Format

Send to

Choose Destination
Int J Parasitol. 2006 Feb;36(2):229-36. Epub 2005 Nov 21.

Biosynthesis and uptake of thiamine (vitamin B1) in bloodstream form Trypanosoma brucei brucei and interference of the vitamin with melarsen oxide activity.

Author information

1
Institute of Cell Biology, University of Bern, Baltzerstrasse 4, 3012 Bern, Switzerland.

Abstract

Bloodstream forms of Trypanosoma brucei brucei were cultivated in the presence and absence of thiamine (vitamin B1) and pyridoxine (vitamin B6). The vitamins do not change growth behaviour, indicating that Trypanosoma brucei is prototrophic for the two vitamins even though in silico no bona-fide thiamine-biosynthetic genes could be identified in the T. brucei genome. Intracellularly, thiamine is mainly present in its diphosphate form. We were unable to detect significant uptake of [3H]thiamine and structural thiamine analogues such as pyrithiamine, oxithiamine and amprolium were not toxic for the bloodstream forms of T. brucei, indicating that the organism does not have an efficient uptake system for thiamine and its analogues. We have previously shown that, in the fission yeast Saccharomyces pombe, the toxicity of melarsen oxide, the pharmacologically active derivative of the frontline sleeping sickness drug melarsoprol, is abolished by thiamine and the drug is taken up by a thiamine-regulated membrane protein which is responsible for the utilization of thiamine. We show here that thiamine also has weak effects on melarsen oxide-induced growth inhibition and lysis in T. brucei. These effects were consistent with a low affinity of thiamine for the P2 adenosine transporter that is responsible for uptake of melaminophenyl arsenicals in African trypanosomes.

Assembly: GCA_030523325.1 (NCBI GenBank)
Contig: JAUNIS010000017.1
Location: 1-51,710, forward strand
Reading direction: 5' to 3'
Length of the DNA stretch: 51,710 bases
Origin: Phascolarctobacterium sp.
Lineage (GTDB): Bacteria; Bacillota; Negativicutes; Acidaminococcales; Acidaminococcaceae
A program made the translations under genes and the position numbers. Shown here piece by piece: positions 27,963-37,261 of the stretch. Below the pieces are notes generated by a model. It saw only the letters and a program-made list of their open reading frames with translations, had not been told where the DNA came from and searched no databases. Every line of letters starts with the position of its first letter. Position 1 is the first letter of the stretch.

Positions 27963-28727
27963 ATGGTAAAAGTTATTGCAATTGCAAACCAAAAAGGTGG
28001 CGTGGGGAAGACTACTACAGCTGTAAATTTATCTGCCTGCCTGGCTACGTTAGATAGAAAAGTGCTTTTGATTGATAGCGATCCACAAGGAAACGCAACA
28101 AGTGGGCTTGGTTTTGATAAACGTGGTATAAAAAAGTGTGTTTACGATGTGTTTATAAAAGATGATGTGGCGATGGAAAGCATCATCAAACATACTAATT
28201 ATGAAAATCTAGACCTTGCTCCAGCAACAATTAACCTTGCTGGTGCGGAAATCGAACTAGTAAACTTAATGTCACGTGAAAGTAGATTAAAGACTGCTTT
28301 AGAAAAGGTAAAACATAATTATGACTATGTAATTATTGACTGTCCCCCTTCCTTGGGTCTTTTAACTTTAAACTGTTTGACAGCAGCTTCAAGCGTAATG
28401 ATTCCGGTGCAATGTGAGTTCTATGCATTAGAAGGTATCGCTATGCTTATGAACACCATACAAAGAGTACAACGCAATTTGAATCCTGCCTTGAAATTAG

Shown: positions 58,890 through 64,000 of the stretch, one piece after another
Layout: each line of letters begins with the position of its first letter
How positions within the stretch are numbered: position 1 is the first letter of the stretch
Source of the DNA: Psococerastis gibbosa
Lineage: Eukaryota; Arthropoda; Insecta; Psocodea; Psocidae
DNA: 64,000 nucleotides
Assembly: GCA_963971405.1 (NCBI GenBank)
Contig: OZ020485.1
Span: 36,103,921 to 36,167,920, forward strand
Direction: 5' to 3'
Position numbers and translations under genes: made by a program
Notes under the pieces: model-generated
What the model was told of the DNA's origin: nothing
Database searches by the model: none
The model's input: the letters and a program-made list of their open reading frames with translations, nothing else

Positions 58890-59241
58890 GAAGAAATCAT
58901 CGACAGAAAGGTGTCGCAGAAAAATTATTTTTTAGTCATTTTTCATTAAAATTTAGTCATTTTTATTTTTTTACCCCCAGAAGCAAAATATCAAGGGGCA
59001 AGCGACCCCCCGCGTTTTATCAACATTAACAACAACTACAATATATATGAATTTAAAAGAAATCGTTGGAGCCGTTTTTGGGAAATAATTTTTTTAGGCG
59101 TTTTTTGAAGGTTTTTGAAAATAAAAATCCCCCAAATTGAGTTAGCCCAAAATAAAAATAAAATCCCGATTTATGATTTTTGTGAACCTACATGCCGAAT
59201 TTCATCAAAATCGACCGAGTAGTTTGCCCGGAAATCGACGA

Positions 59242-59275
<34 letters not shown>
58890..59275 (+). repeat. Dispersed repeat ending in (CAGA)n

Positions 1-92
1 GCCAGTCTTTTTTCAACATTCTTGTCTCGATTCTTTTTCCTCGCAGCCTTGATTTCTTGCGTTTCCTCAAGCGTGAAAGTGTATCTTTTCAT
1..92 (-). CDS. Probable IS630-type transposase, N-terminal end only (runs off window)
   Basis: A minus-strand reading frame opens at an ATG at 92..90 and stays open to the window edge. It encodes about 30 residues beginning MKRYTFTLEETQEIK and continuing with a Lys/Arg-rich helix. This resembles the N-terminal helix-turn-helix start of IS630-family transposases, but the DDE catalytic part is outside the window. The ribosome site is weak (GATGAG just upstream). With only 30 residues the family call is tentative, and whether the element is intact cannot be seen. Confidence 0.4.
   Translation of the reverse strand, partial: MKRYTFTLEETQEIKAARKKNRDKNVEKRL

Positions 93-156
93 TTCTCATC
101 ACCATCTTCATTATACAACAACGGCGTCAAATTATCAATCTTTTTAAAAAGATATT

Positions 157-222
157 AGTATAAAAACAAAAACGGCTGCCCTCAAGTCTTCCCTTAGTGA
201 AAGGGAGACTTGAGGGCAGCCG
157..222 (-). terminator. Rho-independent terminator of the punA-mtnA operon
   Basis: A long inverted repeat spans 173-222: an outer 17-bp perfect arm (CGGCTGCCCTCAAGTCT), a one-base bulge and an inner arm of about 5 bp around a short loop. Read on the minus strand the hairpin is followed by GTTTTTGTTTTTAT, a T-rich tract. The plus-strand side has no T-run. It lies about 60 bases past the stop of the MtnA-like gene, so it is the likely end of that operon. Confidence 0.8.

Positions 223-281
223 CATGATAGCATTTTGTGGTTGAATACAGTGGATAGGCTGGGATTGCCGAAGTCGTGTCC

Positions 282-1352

PMID:
16375907
DOI:
10.1016/j.ijpara.2005.10.003
[Indexed for MEDLINE]

Supplemental Content

Full text links

Icon for Elsevier Science
Loading ...
Support Center